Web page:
Americans were stunned by the violent deaths at Virginia Tech — some 33 including the killer.  Choosing a date at random this month, April 10, 74 Iraqis were killed or found dead, and another 115 were wounded.  Also, four U.S. soldiers were killed and 16 were wounded:

http://www.nytimes.com/2007/04/22/us/22vatech.html?th&emc=th

The universal shock and mourning which the Virginia tragedy has stimulated indicates that Americans are truly a caring people when they are directly confronted with human suffering.  And yet it is equally obvious that despite the reports of mass killings almost daily in Iraq and the loss of American lives there, we are trapped in some weird time warp or fog of consciousness that enables us to deny and diminish the terrible suffering that we have unleashed.  One hears reports of our soldiers shooting first and asking questions later — there was a period when signs ordering cars to halt at check points were only posted in English, not Arabic, so that needless shooting deaths became almost inevitable.

What is going on here?  Have we in characteristic American fashion been denying the humanity of those who look different or who practice another religion?  I don’t think racism or bigotry are adequate answers here, although such are undoubtedly involved.  Is it that we are incapable of admitting that we have done the wrong thing in attacking Iraq?  That seems to fit some of our pols.  But the rest of us — or at least many of us — did our best to head off the criminal neocon assault.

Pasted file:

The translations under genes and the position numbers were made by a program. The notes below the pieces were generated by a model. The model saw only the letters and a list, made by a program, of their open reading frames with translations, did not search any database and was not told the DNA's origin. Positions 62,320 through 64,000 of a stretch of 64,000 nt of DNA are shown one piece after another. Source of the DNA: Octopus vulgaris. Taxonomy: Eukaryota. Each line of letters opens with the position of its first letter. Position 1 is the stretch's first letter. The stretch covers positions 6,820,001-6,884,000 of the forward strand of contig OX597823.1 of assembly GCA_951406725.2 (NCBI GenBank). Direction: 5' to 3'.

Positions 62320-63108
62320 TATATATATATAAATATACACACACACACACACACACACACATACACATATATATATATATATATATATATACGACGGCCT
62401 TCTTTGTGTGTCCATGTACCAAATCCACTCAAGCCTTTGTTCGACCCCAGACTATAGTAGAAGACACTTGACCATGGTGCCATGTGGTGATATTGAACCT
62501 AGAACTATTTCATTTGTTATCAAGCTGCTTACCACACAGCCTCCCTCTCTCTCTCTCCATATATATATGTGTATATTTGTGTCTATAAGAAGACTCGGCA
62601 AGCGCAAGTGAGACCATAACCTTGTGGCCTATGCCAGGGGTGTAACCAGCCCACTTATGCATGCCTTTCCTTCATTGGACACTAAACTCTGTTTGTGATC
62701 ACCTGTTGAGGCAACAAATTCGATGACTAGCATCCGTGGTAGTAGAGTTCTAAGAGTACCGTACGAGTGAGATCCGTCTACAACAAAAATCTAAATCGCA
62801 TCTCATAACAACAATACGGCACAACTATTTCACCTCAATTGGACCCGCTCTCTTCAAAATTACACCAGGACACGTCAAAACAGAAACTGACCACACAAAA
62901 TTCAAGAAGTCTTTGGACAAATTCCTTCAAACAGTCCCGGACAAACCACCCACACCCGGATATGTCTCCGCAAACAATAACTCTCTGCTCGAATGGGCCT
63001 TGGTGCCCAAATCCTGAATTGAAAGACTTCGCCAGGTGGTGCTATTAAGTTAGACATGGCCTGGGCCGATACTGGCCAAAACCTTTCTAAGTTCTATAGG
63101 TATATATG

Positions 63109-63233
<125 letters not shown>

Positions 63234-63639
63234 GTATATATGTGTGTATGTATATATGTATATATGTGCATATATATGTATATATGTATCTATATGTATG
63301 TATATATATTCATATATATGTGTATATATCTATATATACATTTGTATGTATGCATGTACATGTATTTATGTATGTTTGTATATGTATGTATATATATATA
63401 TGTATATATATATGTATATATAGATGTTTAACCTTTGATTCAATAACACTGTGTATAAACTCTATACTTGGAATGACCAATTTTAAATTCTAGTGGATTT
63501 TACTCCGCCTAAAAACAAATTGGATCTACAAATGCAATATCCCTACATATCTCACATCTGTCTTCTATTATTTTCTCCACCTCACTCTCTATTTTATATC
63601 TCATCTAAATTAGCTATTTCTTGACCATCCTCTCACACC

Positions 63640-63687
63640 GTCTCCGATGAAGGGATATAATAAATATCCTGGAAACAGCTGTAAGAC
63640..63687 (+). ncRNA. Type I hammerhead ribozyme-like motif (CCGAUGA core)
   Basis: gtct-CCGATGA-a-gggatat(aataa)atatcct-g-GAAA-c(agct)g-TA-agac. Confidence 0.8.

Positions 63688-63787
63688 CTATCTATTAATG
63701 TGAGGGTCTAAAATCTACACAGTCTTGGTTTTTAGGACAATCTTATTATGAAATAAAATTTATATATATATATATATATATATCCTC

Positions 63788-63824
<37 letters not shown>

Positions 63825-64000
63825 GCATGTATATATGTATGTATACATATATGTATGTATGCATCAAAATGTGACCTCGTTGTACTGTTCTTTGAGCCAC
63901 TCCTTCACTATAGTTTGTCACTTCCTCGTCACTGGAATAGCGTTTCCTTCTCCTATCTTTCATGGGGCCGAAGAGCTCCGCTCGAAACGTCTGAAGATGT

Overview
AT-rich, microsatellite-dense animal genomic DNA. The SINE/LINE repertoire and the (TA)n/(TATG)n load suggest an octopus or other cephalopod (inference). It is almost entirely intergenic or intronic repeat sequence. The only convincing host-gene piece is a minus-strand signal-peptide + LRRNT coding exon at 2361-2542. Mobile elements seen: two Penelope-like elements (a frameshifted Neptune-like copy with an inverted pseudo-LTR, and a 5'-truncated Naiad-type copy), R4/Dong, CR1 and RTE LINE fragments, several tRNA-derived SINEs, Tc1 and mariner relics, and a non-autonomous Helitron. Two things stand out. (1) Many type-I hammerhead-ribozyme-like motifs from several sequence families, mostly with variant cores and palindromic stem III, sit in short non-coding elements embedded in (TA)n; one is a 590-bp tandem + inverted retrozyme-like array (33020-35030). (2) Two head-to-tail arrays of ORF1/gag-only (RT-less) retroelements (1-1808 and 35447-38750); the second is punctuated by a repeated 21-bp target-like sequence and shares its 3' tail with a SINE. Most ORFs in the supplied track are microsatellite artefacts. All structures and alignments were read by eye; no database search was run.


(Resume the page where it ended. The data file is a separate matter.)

Where are we going from here?  I hope that at the very least we can admit that we have done millions of people terrible harm.  Iraq’s population is roughly the size of that of NY and NJ combined — and yet the Iraqis are suffering the equivalent of a Virginia Tech disaster daily!  How long can they or we live with such horrors?  What we are doing to children so threatened in their daily lives?  War kills more than bodies.  It scars the personhood of those who may have survived physical destruction, but who will suffer from a lifetime psychological aftermath inflicted by random violence.

Hopefully Democrats and honest Republicans will press on towards peace in Iraq — as ragged as it may turn out to be.  We have created chaos that our military cannot contain and which is deadening us to the suffering that we are inflicting.  We must get out of there.  I thank the gods that none of my own children are involved. One cannot win such a war.  One can only prolong their suffering — and our guilt!

“A war is just if there is no alternative, and the resort to arms is legitimate if they represent your last hope.” (Livy cited by Machiavelli)

Ed Kent  718-951-5324 (voice mail only) [blind copies]
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